The #1 Cause of "Severe" COVID Say Experts
No matter what we do it seems like COVID is unavoidable and while many people will experience a mild case, for others it's a different story. COVID-19 affects everyone differently and you don't know how your body will respond until you get the virus, but there are certain factors that increase the risk of a serious COVID case. Eat This, Not That! Health spoke with experts who explain who is likely to experience a severe case and why. Read on—and to ensure your health and the health of others, don't miss these Sure Signs You've Already Had COVID.
Dr. Emil Tsai, M.D.– Ph.D., M.A.S., chief scientist and CEO of SyneuRx says, "It is well known that symptoms progress in severity depending on your age, underlying medical conditions and vaccination status. You are at risk for a more severe case of COVID if your vaccination was longer than six months ago, you are elderly, or you have an underlying medical condition such as obesity, cardiovascular disease including hypertension, diabetes, respiratory disease such as asthma, or COPD, kidney disease, etc."
Chronic Health Conditions
Erica Susky, an Infection Control Practitioner (ICP) in hospital epidemiology explains, "There are groups of people at greater risk, which overall includes those who have chronic medical conditions as these may compromise one's health, immune system and the ability to ward off a severe infection. Such conditions include cancer, dementia, neurological diseases, heart disease, diabetes, obesity, HIV, pregnancy, stroke; and chronic kidney, liver and lung diseases."
People with Weakened Immune Systems
According to Susky, "Older individuals are at a greater risk of severe COVID-19 as the immune system weakens as people age. Those with conditions that make one immunocompromised are at risk for the same reason of a weakened immune system (HIV, tuberculosis, organ and stem cell transplant, and those on immunosuppressive medications)."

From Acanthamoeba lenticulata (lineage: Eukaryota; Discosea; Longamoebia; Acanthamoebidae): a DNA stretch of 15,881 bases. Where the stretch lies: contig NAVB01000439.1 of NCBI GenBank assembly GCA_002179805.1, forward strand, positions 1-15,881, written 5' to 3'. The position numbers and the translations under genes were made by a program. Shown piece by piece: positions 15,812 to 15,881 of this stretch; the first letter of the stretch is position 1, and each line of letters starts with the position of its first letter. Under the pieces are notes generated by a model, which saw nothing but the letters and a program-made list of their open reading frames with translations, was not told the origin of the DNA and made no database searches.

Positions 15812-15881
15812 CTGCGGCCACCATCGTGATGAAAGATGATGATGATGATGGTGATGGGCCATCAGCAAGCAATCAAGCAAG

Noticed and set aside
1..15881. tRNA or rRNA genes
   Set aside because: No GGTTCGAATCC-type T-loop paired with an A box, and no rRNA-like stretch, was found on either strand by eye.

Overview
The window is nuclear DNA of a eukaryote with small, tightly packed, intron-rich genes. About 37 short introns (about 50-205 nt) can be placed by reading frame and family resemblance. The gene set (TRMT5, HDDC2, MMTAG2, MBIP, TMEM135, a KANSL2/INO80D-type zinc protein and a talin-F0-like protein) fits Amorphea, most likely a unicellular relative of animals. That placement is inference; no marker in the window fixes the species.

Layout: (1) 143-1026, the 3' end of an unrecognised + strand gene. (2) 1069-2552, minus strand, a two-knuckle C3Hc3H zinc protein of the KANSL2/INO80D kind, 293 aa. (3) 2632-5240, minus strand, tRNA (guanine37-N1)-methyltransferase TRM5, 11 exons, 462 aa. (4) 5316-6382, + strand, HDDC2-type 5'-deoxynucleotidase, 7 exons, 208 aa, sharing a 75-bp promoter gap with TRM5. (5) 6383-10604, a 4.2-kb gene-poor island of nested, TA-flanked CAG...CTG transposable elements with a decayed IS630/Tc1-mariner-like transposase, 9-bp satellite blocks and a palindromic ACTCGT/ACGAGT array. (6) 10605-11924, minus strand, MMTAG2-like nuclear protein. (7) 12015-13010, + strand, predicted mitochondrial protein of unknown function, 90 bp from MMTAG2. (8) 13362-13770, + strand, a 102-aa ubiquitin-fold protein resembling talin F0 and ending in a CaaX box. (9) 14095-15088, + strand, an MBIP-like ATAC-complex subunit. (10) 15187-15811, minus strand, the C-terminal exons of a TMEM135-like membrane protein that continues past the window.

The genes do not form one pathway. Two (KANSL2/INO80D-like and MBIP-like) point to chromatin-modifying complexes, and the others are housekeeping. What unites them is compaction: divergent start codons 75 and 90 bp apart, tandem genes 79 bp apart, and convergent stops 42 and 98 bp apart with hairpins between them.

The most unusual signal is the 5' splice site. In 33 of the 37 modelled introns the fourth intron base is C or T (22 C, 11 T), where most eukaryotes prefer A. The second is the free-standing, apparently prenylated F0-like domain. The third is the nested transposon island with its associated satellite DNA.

"Other social factors put one at risk for acquiring severe COVID-19, as they are marginalized groups with systemic social and health inequities," Susky says. This would include race/ethnicity, those in poverty or crowding, and those with mental health issues."
Why COVID is Likely to Surge Again
Dr. Mary Rodgers, principal scientist at Abbott states, "While COVID cases decline and restrictions are lifted in the U.S., our team of researchers continue to monitor variants including BA.2, the sub-variant of Omicron that countries in Europe and Asia are seeing rising cases. Similar to the pattern that has occurred over the last two years, infectious disease experts have pointed out how outbreaks in other countries have been followed by surges in the U.S."
How to Help Prevent COVID
Dr. Syeda Amna Husain, a doctor who has partnered with Abbott explains, "There is a slim chance of not contracting COVID if you haven't been infected yet in the last two years given the surges and the variants that have evolved. Remember, contracting SARS COV 2 doesn't mean you've failed or lost. It's ok and there shouldn't be shame in the diagnosis. However, remember the safest thing you can do for your health is get vaccinated and boosted, which we know decreases the risk of severe disease and hospitalization. You can continue to wear high-quality KN95 or KF94 masks in indoor settings, which do protect the wearer. You can also be diligent about hand washing and careful about who you are around depending on your overall risk assessment threshold. If you're in settings where you're unable to control who you'll be around, then consider wearing a mask as mentioned above and test in the following days with rapid tests like the BinaxNOW Self Test by Abbott. Frequent testing is very helpful in picking up infection." And to protect your life and the lives of others, don't visit any of these 35 Places You're Most Likely to Catch COVID.
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